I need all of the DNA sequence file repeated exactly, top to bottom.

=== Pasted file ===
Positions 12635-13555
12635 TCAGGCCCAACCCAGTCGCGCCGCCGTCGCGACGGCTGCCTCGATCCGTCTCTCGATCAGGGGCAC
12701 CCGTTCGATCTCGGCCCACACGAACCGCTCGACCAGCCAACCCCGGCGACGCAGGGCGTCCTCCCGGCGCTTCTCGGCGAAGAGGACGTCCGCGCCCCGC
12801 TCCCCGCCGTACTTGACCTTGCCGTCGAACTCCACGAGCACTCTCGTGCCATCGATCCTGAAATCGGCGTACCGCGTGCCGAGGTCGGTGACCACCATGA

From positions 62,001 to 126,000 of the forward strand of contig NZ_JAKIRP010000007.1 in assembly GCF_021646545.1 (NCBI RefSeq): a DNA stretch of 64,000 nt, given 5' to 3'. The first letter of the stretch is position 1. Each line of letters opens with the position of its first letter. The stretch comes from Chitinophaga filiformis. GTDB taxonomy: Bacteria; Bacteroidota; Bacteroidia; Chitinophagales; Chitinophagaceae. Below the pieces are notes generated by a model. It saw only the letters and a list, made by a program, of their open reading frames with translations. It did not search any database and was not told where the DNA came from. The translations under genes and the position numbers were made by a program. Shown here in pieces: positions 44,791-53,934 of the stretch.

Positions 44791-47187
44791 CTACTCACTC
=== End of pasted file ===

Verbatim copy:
Positions 12635-13555
12635 TCAGGCCCAACCCAGTCGCGCCGCCGTCGCGACGGCTGCCTCGATCCGTCTCTCGATCAGGGGCAC
12701 CCGTTCGATCTCGGCCCACACGAACCGCTCGACCAGCCAACCCCGGCGACGCAGGGCGTCCTCCCGGCGCTTCTCGGCGAAGAGGACGTCCGCGCCCCGC
12801 TCCCCGCCGTACTTGACCTTGCCGTCGAACTCCACGAGCACTCTCGTGCCATCGATCCTGAAATCGGCGTACCGCGTGCCGAGGTCGGTGACCACCATGA

From positions 62,001 to 126,000 of the forward strand of contig NZ_JAKIRP010000007.1 in assembly GCF_021646545.1 (NCBI RefSeq): a DNA stretch of 64,000 nt, given 5' to 3'. The first letter of the stretch is position 1. Each line of letters opens with the position of its first letter. The stretch comes from Chitinophaga filiformis. GTDB taxonomy: Bacteria; Bacteroidota; Bacteroidia; Chitinophagales; Chitinophagaceae. Below the pieces are notes generated by a model. It saw only the letters and a list, made by a program, of their open reading frames with translations. It did not search any database and was not told where the DNA came from. The translations under genes and the position numbers were made by a program. Shown here in pieces: positions 44,791-53,934 of the stretch.

Positions 44791-47187
44791 CTACTCACTC